CU surgeon Stephen Cass chaired a racist hearing during the dismissal of Prof. Greg Cronin

Racism during revocation of tenure and dismissal

8/28/20233 min read

Dr. Stephen Cass was named in a retaliation lawsuit filed against the University of Colorado because he chaired the Privilege and Tenure Committee Panel that exhibited a racial bias against witnesses who were Indigenous and/or Black. Dr. Cass is a professor and neck surgeon at CU Denver.

Prof. Cronin said that Dr. Cass assured him a fair hearing, but found that the hearing was anything but fair. Unfairness included university policy being violated multiple times to Dr. Cronin’s detriment, that CU was represented by a team of attorneys while Dr. Cronin was denied the legal representation guaranteed by CU Faculty Senate rules, that the burden of proof was shifted from CU to Dr. Cronin, and that CU administrators and faculty (Provost Roderick Nairn, Chair John Swallow, Dean Pamela Jansma, Prof. Michael Greene, and Assoc. Dean Kathleen Bollard) were allowed to lie under oath in ways that harmed Dr. Cronin’s professional reputation. What was most troubling to Dr. Cronin was “the racist manner in which Dr. Cass treated the testimony of Indigenous and Black witnesses”.

Prof. Cass wrote that “But as it pertains to untruthful testimony in your [Dr. Cronin] P&T hearing, the Panel evaluated the credibility of witness testimony and gave all the testimony the weight it deserves. The P&T Panel in your hearing did exactly that. It carefully evaluated and considered the testimony, evidence and credibility of all witnesses and reached the findings and conclusions set forth in its report."

Prof. Cronin responded “what is it about the testimony, evidence, and credibility of all witnesses that made the Panel you chaired find me professionally incompetent? The witnesses who supported my case included my students, people who had worked with me directly, gave truthful testimony, and had never devalued my work in Haiti as "humanitarian service." The witnesses who supported CU's case did not include students, had not worked with me directly, lied under oath, and had devalued my research and teaching in Haiti as "humanitarian service". What is it about the latter group of witnesses that caused you to value their credibility and give them more weight?!?!? Conversely, why would you not give high weight and credibility to honest witnesses with direct knowledge to my research and teaching. The only rows in the table that could possibly account for the Panel you chaired to give more weight to CU witnesses is that 0% acknowledged racism as a problem and 91% of them were White. Anybody should be able to see the racism that was displayed and supported by the P&T Panel. If there is an explanation besides racism that explains why truthful BIPOC testimony by people who worked with me directly was considered less credible and less weighty that untruthful White testimony from people who had not worked with me directly, please share it with me now with supporting evidence.”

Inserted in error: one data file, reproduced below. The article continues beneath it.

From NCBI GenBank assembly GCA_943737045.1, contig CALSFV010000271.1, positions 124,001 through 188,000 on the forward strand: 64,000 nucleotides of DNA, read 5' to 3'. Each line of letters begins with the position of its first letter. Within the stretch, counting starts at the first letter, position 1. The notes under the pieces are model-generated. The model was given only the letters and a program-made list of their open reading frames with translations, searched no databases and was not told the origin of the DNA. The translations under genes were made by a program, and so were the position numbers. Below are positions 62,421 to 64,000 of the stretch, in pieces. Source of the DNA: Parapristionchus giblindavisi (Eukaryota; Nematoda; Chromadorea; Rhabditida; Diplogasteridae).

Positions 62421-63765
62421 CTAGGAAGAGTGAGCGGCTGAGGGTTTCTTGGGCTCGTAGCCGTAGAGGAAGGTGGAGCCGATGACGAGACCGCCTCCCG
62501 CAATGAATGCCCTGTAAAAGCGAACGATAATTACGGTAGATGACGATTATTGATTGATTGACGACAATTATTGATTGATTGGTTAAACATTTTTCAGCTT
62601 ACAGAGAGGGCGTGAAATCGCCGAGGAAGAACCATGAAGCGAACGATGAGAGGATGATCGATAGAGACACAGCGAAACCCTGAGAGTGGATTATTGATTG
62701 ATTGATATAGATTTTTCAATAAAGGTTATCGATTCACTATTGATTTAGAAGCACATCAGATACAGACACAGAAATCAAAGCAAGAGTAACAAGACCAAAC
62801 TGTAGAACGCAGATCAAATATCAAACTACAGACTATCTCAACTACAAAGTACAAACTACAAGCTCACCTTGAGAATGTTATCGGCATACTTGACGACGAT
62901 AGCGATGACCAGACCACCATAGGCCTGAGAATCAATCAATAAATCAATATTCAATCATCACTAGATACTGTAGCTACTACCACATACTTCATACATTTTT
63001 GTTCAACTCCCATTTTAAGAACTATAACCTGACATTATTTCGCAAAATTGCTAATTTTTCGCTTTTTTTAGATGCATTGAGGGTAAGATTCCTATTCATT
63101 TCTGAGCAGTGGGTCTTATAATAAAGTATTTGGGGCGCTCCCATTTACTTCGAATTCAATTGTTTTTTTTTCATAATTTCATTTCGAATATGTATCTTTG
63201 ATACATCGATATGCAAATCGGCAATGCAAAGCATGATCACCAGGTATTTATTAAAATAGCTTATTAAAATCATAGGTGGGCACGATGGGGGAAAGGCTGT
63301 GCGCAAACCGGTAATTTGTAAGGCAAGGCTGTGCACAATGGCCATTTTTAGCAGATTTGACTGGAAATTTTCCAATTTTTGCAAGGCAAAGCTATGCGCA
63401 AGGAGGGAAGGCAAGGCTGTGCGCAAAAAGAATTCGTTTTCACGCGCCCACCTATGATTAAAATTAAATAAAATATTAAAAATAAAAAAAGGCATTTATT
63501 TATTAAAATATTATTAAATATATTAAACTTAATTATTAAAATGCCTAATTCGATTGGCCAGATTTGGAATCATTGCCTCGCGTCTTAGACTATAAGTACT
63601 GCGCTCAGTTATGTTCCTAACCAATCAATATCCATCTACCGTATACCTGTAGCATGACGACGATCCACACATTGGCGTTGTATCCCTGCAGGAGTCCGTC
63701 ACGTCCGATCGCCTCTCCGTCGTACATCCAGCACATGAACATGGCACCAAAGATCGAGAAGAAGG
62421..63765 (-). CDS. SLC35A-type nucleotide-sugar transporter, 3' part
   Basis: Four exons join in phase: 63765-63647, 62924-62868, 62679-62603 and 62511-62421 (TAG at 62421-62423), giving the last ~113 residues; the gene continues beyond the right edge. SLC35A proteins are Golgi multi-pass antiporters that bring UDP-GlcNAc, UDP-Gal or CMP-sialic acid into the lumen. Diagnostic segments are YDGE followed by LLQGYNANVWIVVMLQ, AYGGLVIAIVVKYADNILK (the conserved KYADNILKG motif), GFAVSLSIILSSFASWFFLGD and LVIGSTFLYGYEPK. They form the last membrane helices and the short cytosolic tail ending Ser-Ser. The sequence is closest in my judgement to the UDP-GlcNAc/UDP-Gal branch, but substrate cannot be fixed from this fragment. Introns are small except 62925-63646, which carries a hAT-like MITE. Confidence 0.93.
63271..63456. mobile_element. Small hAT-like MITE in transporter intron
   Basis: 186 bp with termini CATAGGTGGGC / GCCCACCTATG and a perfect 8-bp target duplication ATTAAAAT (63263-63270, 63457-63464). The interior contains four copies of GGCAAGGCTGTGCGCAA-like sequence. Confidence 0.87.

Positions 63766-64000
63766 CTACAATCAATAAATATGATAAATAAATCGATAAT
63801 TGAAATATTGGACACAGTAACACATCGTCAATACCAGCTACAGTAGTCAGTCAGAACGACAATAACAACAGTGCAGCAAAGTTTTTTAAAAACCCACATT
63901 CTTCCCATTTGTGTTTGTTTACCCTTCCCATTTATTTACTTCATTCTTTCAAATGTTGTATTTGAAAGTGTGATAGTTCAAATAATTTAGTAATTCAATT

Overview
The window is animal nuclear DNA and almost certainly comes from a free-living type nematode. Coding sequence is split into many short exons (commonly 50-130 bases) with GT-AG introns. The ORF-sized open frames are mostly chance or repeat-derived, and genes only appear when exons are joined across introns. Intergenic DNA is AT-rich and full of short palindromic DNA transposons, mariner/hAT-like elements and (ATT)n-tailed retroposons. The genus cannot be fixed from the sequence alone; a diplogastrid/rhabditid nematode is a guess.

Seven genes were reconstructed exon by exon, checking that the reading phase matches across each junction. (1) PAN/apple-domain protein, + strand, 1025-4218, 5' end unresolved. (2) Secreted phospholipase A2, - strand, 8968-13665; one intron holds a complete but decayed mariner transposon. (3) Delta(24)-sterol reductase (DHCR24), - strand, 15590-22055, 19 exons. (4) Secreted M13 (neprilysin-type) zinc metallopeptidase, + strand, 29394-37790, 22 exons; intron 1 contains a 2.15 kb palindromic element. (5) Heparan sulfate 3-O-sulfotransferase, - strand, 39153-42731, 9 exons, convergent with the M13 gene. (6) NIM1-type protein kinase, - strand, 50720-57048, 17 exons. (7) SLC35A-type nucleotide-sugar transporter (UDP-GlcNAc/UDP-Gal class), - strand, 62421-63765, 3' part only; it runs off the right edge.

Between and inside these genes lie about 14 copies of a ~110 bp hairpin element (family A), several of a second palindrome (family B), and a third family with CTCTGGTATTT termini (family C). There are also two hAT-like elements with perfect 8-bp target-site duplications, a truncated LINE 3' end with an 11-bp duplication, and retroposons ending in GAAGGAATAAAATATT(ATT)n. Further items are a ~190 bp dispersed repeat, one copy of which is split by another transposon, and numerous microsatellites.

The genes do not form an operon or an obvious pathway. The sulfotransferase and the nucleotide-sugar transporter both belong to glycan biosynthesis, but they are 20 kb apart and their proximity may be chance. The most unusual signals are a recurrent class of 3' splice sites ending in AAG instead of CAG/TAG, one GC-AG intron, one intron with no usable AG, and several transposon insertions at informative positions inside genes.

At the dismissal hearing, the manager of a hospital who witnessed the PSA about avoiding cholera testified that their hospital had better outcomes because of the information distributed by the PSA that Dr. Cronin created with Haitian and American colleagues. He testified that the PSA literally saved lives. In contrast, Chair John Swallow who has never been to Haiti, testified that there was no way of knowing the impact of the PSA, he caused the retraction of a peer-reviewed publication about the PSA, and Prof. Cass knew that Dr. Swallow gave testimony that contradicted a recorded conversation that Dr. Cronin provided in which Prof. Swallow stated that tenure would protect Dr. Cronin’s job. The only explanation for why Prof. Swallow’s testimony would be given more weight than the Haitian manager of a hospital is that the former is White and the latter is Black.

Dr. Cronin provided the following information about witnesses to Dr. Cass:

Dr. Cronin says that Dr. Cass never responded to his inquiry about why the testimony of White administrators was given more weight than BIPOC witnesses. “This is consistent with the pattern of having inquiries about racism ignored by faculty and administrators at CU. One can only conclude that what Dr Cass meant by “the credibility of all witnesses” is the level of skin melanin, as truthful testimony given by BIPOC witnesses who had directly with me was given less value than untruthful testimony given by White witnesses who had never worked with me in the field."